The Church of San Agustin, or more popularly known as Paoay Church, is one of the four Baroque Churches in the Philippines inscribed to the list of UNESCO World Heritage Sites in 1993. The other churches are the Church of San Agustin in Manila, The Church of La Nuestra Señora de la Asuncion in Ilocos Sur and the Church of Santo Tomas de Villanueva in Iloilo. These were recognized because they satisfy the following selection criteria:
(ii)…exhibit an important interchange of human values, over a span of time or within a cultural area of the world, on developments in architecture or technology, monumental arts, town-planning or landscape design;
(iv)…be an outstanding example of a type of building, architectural or technological ensemble or landscape which illustrates (a) significant stage(s) in human history;
According to Ivan Henares, this church is said to exhibit ‘the pinnacle of earthquake Baroque architecture.’ The Agustinian friars perhaps knew that the Philippines is vulnerable to earthquakes and volcanic eruptions since it is located in the Pacific Ring of Fire. This is one good reason for the 24 massive buttresses surrounding the church. These gave the needed structural support for such natural calamities.
But I wonder how much of the church’s original structure survived the earthquakes in 1706 and 1927 (as described in an inscription at the front entrance). At any rate, it was indeed a privilege for me to see a second UNESCO World Heritage Site in Project Windmills or our series of adventures in the Ilocos Region (the first was the historical town of Vigan). Had I known beforehand of existence of the other church in Ilocos Sur, we would have squeezed that even in our already cramped itinerary.
We reached the site via a 20-minute tricycle ride from the Batac-Paoay intersection. We paid a standard fare of Php50.00 which was good for 4 persons. We arrived there in time for an unforgettable lunch at Herencia Café which is located just across the church. Aside from tourists, there were also people setting up a sound system, tents and plastic chairs. They were then preparing for a double celebration that would occur the day after: Imelda Marcos’s birthday celebration and inauguration as a new congresswoman as well.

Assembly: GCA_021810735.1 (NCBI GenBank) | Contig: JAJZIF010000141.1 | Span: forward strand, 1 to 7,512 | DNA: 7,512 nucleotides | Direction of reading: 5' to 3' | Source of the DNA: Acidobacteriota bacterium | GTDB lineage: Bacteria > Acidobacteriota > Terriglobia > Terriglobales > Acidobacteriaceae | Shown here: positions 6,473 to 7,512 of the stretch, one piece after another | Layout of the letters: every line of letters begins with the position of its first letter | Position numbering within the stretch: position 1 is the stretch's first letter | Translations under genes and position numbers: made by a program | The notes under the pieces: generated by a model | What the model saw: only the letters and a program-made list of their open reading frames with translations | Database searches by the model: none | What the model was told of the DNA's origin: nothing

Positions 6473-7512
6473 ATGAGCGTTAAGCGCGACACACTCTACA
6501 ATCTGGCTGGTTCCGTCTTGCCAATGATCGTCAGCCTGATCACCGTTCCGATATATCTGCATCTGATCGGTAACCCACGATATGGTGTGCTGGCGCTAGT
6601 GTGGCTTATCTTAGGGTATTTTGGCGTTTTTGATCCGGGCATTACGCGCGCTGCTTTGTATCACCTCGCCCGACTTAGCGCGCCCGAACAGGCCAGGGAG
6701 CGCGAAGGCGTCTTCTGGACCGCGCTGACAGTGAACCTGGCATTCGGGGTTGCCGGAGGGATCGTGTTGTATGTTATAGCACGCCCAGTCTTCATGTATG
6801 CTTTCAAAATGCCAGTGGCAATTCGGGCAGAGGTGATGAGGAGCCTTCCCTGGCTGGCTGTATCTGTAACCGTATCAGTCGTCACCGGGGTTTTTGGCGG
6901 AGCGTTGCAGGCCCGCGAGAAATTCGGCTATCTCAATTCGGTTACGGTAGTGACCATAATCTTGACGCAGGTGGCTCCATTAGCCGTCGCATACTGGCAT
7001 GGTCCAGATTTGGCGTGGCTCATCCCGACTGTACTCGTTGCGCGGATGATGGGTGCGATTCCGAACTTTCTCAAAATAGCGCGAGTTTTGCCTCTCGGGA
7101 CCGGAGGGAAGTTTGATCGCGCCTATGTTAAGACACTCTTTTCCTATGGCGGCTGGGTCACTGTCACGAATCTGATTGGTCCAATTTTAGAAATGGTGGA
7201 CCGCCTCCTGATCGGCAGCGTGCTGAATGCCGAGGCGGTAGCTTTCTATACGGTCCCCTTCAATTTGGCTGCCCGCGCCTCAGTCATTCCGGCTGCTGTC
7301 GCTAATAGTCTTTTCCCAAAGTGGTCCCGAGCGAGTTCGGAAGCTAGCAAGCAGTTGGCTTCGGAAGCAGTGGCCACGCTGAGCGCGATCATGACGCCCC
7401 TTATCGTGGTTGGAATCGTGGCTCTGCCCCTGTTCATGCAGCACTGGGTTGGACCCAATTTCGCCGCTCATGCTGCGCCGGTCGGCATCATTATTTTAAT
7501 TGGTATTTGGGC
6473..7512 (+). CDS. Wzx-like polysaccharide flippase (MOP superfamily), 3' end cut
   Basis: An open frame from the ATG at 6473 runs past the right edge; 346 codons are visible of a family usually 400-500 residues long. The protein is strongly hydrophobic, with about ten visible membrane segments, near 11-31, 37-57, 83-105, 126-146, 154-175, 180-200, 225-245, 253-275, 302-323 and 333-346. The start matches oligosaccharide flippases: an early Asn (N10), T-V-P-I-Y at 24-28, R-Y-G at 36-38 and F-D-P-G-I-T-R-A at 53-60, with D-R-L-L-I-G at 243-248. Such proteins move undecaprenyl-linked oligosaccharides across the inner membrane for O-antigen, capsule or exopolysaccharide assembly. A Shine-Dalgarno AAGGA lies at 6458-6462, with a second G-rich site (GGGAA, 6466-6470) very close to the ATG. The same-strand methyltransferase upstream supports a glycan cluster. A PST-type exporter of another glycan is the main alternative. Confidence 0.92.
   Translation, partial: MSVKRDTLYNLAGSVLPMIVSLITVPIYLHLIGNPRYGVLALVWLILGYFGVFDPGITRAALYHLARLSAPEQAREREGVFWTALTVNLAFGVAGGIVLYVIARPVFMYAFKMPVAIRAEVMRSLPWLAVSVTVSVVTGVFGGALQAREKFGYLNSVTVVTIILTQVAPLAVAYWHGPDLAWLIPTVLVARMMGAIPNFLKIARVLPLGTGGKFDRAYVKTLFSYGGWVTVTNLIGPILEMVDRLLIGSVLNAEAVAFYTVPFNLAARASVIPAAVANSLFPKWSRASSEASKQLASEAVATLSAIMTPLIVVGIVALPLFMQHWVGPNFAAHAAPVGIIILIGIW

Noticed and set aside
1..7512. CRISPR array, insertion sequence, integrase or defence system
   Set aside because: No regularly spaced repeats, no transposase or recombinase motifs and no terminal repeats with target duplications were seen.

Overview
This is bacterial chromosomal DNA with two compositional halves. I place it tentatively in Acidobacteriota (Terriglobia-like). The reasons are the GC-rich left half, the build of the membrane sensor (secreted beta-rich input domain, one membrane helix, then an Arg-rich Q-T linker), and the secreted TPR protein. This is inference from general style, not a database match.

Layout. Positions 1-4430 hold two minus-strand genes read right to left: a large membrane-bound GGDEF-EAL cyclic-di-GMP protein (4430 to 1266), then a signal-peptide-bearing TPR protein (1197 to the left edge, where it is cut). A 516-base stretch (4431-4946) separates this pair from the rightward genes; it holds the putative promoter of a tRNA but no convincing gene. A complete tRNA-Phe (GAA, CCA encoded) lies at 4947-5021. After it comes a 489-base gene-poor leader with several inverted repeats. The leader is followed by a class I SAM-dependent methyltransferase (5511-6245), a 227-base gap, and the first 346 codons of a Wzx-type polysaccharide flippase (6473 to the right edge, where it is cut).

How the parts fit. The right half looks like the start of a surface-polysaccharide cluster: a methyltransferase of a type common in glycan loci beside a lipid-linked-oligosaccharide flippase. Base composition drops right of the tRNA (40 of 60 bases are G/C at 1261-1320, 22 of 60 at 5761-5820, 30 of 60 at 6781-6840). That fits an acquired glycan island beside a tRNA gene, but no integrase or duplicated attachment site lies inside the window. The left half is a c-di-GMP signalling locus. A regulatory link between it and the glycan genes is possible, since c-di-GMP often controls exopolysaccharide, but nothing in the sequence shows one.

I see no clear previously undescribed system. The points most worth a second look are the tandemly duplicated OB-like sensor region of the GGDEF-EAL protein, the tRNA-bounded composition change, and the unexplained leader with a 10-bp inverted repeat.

The belfry is located a few feet away from the church. This was also used as a watchtower during the Philippine revolution and the Japanese occupation. It is said that Fernando Poe Jr. had the safety steel railings installed before they filmed some Panday movie scenes inside the tower. They are still there and are very much in use to this day. You have to hold on to the railings for a sense of safety as the wooden planks creak under your weight. But once you make it to the top, you would then be treated to a 360° view of the town – the Paoay dunes and the South China Sea just to name a few.
There are only three bells remaining. Only one is functional since the clappers of the other two are missing. Sadly, there are also graffiti present on the bells’ brass surfaces. There was one that stated ‘Jura Lex Zed Lex.’ To the guy who flaunted his ignorance: if you intend to callously write on a century-old artifact, get your spelling checked next time.
After our sand boarding and 4×4 adventures at the Paoay sand dunes, we headed back to Herencia to get our baggage. Just before we hailed a trike to get us back to the intersection, the afternoon sun casted a golden glow on the church façade. I was lucky to capture one photo of that moment before the sky became overcast.
The Church of San Agustin in Paoay is indeed not just a century-old church in Northern Philippines. It is also not just one of the 4 Baroque Churches recognized internationally. And it is certainly not just an important tourist destination in Ilocos Norte. It is in fact all of the above, and so much more.
It is a source of pride for every Filipino and a reminder of our rich cultural heritage. If viewed in that perspective, then everything must be done to ensure its preservation for the next generations to enjoy.